ORONO, Maine — It was a fine April morning. I was out for a walk with my daughter, Ann, and we walked down to a swollen stream near the University of Maine.
A huge snapping turtle sunning itself nearby on the bank caught us by surprise. His head was cantaloupe-sized, his face wrinkled. His small, close-set eyes, and a tapering nose ended at a beak-like point. His large feet were adorned with claws that looked like they’d been borrowed from a grizzly bear. His arched shell, 23 inches in diameter, was etched like a topographical map. He didn’t move as I approached, because he’d just emerged from his winter’s sleep in the mud of a nearby beaver swamp.
It takes a couple weeks for a turtle’s metabolism to resume normal function after hibernation — a time when their lethargy makes them vulnerable to predation. Although snapping turtles cannot retreat into their shells when faced with danger, they can usually run back to the safety of water or whip their formidable heads around to confront whatever might be pursuing them. However, the time of year precluded these lines of defense for the old turtle, and this soon would nearly result in his demise.
Later that day, I returned with my camera to document the giant. I explored his home range, walking downstream into the old beaver swamp where I discovered a large pool teeming with the season’s fecundity: larvae of every sort, newts, small fish, and eggs of salamanders, toads and frogs. Another snapping turtle rested on the far side.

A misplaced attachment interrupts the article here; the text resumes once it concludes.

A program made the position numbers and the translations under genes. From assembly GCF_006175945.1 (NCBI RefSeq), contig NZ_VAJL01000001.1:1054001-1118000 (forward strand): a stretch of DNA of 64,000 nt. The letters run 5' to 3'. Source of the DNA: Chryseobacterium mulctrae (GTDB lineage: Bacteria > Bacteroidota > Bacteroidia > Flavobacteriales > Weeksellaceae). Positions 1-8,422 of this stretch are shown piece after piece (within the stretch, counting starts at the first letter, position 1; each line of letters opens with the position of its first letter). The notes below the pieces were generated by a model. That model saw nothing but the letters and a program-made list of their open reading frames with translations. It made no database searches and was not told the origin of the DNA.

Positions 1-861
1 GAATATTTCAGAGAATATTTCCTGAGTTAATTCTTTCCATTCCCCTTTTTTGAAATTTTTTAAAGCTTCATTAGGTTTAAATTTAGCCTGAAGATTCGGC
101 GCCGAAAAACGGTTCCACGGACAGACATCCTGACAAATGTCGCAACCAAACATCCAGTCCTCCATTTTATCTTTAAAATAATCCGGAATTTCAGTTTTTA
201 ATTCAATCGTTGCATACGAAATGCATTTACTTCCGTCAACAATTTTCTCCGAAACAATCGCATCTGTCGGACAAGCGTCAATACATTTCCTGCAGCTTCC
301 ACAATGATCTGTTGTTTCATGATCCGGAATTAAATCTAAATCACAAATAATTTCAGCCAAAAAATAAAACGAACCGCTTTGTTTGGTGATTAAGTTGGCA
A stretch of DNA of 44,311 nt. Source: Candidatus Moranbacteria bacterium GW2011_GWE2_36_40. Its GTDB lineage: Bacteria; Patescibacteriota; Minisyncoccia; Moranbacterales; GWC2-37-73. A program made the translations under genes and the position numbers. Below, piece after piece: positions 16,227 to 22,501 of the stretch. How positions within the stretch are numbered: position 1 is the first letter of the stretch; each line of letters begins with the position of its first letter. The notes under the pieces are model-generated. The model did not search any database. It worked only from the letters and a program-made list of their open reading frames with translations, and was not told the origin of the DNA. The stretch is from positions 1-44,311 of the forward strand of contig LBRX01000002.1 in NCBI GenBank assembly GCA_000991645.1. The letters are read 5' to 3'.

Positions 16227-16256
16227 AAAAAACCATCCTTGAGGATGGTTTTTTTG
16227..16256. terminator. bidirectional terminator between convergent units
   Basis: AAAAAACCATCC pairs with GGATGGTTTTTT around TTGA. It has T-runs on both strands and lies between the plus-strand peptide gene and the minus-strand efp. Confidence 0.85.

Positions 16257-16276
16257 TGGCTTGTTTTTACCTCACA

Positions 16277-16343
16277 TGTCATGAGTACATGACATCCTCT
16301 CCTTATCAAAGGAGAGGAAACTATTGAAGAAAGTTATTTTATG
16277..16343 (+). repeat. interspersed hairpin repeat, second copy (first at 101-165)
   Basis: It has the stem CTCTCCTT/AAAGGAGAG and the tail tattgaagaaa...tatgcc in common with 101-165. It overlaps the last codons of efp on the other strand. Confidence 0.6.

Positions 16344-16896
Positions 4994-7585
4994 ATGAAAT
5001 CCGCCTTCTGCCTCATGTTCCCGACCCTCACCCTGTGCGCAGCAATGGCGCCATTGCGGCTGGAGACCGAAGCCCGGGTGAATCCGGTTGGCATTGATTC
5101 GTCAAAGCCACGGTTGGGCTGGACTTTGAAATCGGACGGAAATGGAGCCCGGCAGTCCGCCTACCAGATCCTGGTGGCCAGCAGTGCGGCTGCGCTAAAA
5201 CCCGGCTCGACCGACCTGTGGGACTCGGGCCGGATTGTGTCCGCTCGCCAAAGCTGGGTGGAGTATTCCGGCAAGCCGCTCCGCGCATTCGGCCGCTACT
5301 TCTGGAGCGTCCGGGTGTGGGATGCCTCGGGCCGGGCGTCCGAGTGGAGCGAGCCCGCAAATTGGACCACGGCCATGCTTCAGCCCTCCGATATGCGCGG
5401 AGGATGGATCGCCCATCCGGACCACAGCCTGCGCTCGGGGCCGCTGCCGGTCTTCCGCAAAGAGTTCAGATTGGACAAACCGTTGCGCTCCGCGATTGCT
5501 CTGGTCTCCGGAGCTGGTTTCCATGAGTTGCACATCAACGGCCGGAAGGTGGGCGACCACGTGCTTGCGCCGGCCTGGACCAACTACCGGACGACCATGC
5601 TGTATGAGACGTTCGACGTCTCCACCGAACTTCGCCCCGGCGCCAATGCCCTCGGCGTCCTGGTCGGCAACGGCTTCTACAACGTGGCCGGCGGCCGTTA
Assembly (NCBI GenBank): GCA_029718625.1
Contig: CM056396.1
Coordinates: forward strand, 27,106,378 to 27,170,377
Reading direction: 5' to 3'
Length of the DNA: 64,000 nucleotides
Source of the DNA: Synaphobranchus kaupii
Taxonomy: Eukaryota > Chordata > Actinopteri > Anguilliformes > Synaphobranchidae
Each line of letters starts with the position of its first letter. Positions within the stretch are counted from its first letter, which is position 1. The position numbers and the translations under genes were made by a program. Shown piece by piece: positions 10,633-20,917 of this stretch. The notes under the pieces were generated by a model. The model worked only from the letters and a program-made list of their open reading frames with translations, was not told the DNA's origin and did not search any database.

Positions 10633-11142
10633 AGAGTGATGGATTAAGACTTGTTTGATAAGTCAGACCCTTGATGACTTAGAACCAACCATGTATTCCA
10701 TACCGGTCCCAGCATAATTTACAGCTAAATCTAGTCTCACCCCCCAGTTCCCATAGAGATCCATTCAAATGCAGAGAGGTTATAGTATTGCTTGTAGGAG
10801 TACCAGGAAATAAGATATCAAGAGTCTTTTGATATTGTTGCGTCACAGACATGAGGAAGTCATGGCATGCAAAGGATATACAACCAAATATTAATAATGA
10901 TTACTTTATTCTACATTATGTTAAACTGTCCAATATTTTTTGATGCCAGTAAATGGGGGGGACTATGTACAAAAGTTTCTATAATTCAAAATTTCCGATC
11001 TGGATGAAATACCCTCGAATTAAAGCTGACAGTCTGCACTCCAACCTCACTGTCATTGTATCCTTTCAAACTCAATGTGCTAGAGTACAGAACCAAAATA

Where the stream resumed beyond the dam, minnows undulated in the current. I flushed a female mallard, and where she had erupted I discovered her nest constructed of last year’s dead grass and hundreds of her own mist-colored down feathers. Inside were 11 cream-colored eggs. I quickly retreated.
Movement nearby revealed a pregnant doe and her previous year’s twins, motionless but for their twitching tails. Back at the pool, I watched two pairs of flickers noisily trying out tree cavities. With a veritable bonanza of possible home sites, the females darted in and out of this one and that, proclaiming the pros and cons of each to the respective mate.
When I returned the next morning for a few more photos, I saw an alder stick propped in the mud with a heavy-duty line attached to a huge hook. The turtle was still on the stream bank, but something was wrong. A quarter-sized hole in his shell oozed blood. My first thought was that he’d been shot. I knelt down to palpate the hole. Thankfully it did not penetrate into his body below. If a bullet had not done this, what had?
Then I saw another alder stick, one end sharpened to a point, discarded in the grass. The sharpened end was pulverized as if it had been used to repeatedly strike something harder. It appeared someone came upon the helpless old turtle and hit him over and over until the shell bore testimony. When the stick gave out, it was tossed aside, and the injured animal was left to live or die.